Rumours that Roland Duchatelet may sell Charlton have been circulating from multiple sources including Richard Cawley of the SLP and VOTV editor Rick Everitt. The Rickster printed a picture of white smoke yesterday.
He emphasised that the rumours had nothing to do with Katrien Meire's absence from The Valley yesterday. Richard Cawley noted that the price asked for by Roland had always been a problem.
Nothing is known about the identity of the prospective owners, but I thought it would be opportune to reproduce below an article I wrote for Voice of the Valley recently.
Charlton fans have understandably given little thought to what might follow the current Belgian regime at The Valley. They just want to get rid of Roland Duchâtelet and his failed experiment, along with his unpopular chief executive Katrien Meire. They want someone with a better understanding of the demands of English football who is prepared to engage in a constructive dialogue with fans.
Whoever eventually takes over is going to face a big reconstruction task. Not all the fans who have given up their season tickets are going to come back. They have broken the habits of a lifetime and have found other things to do with their Saturday afternoons. For example, the husband of an old playmate from my cul-de-sac in Plumstead Common has exchanged his Charlton season ticket for one at Maidstone United where they now live.
There is no indication that Roland Duchâtelet is going to sell up any time soon. The reputational damage that has been inflicted on him has not deterred him from his chosen course. Indeed, it may have made him more obdurate. That is not to criticise the efforts of CARD who have run a sophisticated and energetic campaign.
There are also indications that any asking price may be unrealistic, given that the amount of debt that has been accumulated by a company under the owner’s control. Nevertheless, a bid may arrive that is too good to refuse. It is very likely to come from abroad and most likely from China. Wealthy British individuals are well aware of the adage that if you want to make a small fortune, start with a large one and invest in a football club. Overseas owners may consider that any financial losses will be offset by the profile and prestige associated with owning a football club.
The most active investors in football clubs at the present time are from China. In the Premier League, China Media Capital owns a 13 per cent stake in Manchester City, acquired for $400m. It is hoped that they will help City to raise their profile in the key Chinese market. On his visit to Britain, China’s President Xi Jinping visited Manchester City and had a selfie with Sergio Aguerio.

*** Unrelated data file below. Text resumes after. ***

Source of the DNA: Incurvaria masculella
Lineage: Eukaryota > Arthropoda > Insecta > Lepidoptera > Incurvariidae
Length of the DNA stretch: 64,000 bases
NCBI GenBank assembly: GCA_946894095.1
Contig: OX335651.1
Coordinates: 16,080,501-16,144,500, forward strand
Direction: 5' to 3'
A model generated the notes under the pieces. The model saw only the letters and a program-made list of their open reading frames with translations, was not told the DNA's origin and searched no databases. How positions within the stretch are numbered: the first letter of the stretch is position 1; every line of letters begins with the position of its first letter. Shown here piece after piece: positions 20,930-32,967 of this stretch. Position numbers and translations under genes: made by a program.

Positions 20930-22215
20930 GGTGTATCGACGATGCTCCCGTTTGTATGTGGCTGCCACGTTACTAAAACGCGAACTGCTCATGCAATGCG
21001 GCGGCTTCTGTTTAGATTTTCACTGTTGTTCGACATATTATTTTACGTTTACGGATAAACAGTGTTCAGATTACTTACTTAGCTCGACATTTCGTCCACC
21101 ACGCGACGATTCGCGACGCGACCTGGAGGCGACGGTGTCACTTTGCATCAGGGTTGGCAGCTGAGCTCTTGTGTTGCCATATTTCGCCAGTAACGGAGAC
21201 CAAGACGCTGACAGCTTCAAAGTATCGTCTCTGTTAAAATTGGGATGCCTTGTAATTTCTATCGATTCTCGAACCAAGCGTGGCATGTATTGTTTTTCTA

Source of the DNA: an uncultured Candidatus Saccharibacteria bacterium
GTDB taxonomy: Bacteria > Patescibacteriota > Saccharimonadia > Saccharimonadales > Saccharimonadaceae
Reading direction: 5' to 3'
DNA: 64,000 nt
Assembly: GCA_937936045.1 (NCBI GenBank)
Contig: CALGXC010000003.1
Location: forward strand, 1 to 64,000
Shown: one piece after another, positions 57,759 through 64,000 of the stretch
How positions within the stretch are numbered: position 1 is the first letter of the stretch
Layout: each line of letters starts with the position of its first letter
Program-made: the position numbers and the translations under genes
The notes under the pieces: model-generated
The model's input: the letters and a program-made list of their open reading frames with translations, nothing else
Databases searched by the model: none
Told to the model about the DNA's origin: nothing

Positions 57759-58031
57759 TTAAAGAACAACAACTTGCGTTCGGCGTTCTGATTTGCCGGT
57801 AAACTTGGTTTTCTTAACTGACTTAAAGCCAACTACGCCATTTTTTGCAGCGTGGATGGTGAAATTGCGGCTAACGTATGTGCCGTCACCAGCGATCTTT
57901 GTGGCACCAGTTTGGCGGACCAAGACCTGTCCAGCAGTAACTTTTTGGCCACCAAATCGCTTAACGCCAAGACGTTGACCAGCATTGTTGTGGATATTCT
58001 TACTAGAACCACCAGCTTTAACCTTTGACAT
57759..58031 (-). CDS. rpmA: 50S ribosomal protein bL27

Lai Guochan bought West Bromwich Albion for £150m-£200m. Fosun International bought a majority stake in Wolverhampton Wanderers for £45m. Tony Xia bought a majority stake in Aston Villa for £75m. Midlands football has been in a bad way and has been eclipsed by the London and Manchester clubs. It will be interesting to see whether Chinese investment can revive their fortunes.
In Spain Dalian Wanda bought a 20 per cent stake in Athletico Madrid for $52m. Rastar Group spent $56m on a 56 per cent stake in the No.2 Barcelona club, Espanyol. The two leading Milan clubs are now under Chinese control. Suning Holdings bought a 70 per cent stake in Internazionale for $307m. Haxia Capital bought AC Milan for $835m from the Berlusconi family. [This deal subsequently ran into problems and is yet to be completed]. The controversial former Italian prime minister Silvio Berlusconi used his ownership of AC Milan as one of the stepping stones to political power.
In France IDG Capital Partners bought 20 per cent of Ligue 1 club Olympique Lyonnais for $112m and OGN Nice is majority owned by Zheng Nanyan and Chien Lee. ORG Packaging thought it was worth paying an admittedly small $7m for a 60 per cent stake in Ligue 2’s AJ Auxerre.
Much of this activity is politically driven. The 21st century has been earmarked as the Chinese century. China is building its military power, not least through contested actions in the South China Sea. Its economic power is evident, even if its growth rate has slowed and there are concerns that domestic financial arrangements have elements of a house of cards.